The TV version also had NSW Attorney-General John Hatzistergos saying something like “since people aren’t being deterred by current penalties, we’re going to raise the penalties”.


The stupidity of this knee-jerk statement is obvious: if people aren’t deterred by the penalties, it’s often because they’re simply not deterred by penalties full stop, not because the penalties aren’t fucking harsh enough. In other words, imprisonment is not a specific deterrent. Even The Australian gets that!

It’s a bad idea to imprison kids. Really, really fucking bad. We should only do it where it’s absolutely necessary.

And where a kid has been carrying a spray can (or even spraying a bit of graffiti, and I find that as annoying and sometimes distressing as many others do), it’s not precisely necessary.

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The Land and Environment Court has dismissed the appeal by the Quranic Society against a decision by Camden Municipal Council not to allow a Muslim school in the area.

I haven’t read the decision yet – if I get the chance to do so next week, I may post about it – but the ABC article linked above gives the court’s reason for dismissing the appeal as being that the school “was not suitable for the rural nature of the land.”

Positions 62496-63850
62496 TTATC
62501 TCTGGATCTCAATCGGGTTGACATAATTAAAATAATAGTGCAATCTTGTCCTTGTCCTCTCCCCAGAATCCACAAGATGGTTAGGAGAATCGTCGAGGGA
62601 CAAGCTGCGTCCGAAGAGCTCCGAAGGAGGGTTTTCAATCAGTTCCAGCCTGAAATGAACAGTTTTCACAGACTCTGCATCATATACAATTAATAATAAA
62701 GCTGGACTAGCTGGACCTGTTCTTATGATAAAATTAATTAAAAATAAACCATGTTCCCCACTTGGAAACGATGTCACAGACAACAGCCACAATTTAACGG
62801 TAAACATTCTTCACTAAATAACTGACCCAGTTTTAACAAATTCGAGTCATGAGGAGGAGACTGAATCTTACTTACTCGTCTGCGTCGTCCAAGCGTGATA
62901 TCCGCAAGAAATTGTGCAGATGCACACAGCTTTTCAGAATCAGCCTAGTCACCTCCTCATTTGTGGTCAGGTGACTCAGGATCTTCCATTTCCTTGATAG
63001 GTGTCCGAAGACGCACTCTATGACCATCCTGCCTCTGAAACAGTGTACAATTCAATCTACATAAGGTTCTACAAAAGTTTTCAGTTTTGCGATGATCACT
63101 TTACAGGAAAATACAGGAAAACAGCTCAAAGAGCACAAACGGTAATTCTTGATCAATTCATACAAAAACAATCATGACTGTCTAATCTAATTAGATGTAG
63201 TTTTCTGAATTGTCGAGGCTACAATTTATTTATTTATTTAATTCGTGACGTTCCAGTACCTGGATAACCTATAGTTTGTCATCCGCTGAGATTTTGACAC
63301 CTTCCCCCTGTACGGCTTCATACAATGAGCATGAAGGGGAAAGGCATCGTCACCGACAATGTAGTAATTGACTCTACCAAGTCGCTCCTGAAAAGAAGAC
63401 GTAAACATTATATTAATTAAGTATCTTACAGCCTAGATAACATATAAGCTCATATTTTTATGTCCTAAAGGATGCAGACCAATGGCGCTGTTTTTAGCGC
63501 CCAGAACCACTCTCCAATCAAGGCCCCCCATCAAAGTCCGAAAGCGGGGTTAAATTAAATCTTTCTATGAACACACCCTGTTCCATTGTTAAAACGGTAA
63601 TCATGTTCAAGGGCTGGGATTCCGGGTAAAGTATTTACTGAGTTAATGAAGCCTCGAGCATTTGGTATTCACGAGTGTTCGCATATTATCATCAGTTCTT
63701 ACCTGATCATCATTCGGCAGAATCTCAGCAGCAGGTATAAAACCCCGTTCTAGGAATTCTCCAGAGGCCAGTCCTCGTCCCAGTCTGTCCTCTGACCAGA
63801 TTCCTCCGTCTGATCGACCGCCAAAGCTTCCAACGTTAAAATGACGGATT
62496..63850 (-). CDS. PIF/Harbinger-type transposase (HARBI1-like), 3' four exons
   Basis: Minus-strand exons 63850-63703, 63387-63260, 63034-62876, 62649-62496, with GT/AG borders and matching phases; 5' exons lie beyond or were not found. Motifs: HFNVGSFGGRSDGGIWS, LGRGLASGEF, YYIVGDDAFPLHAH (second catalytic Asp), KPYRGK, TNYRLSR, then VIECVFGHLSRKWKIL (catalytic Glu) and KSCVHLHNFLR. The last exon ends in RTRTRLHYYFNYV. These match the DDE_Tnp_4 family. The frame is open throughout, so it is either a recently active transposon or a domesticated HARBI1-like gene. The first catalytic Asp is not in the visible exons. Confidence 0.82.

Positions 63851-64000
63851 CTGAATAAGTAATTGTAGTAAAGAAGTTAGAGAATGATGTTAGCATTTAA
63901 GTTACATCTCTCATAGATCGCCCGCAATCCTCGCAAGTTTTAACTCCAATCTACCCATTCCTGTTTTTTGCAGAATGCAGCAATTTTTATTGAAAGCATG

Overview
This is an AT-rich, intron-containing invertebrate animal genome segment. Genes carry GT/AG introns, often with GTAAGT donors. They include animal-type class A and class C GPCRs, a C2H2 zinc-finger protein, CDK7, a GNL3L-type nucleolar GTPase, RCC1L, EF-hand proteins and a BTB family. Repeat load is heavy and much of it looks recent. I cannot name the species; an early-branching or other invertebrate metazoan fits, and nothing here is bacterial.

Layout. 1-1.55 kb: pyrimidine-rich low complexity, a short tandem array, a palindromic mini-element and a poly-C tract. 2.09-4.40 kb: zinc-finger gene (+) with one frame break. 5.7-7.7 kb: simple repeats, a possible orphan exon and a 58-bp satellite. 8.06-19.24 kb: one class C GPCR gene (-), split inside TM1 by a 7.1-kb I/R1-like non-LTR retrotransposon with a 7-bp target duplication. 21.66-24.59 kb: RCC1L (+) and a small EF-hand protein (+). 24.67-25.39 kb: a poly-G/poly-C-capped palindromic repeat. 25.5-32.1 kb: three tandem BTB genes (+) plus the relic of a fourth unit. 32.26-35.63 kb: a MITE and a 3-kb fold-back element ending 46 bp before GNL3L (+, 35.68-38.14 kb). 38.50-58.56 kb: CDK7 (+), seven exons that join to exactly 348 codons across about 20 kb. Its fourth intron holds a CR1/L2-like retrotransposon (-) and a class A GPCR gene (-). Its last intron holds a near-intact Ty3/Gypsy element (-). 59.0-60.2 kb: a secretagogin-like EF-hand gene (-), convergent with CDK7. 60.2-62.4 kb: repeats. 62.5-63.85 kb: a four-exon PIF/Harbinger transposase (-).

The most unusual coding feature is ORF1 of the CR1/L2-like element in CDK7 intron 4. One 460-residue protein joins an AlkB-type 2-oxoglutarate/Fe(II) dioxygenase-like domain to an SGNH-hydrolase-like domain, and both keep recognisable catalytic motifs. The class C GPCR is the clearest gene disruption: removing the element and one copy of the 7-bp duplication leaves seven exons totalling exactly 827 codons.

I’ve written about this school before, and again, I’m skeptical about the Court’s reasoning – but I’ll wait until I get the chance to read the judgment before I say too much about that.

What I want to draw attention to, though, is comments like this (from the ABC article):

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You’ll probably see some of the themes of my posts during this week, Reconciliation Week, being revisited in my posts for NAIDOC Week in a month or so. That’s because, as I mentioned in my previous post, Reconciliation Week sort of snuck up on me, and that means I don’t have a great deal of time to research these posts as much as I might like. Instead, they basically consist of thoughts which have been bouncing around in my head a bit.

One of these relates to the privilege of education. I’ve touched on this idea a bit before, but I think it’s important enough to come back to (again and again and again, if necessary).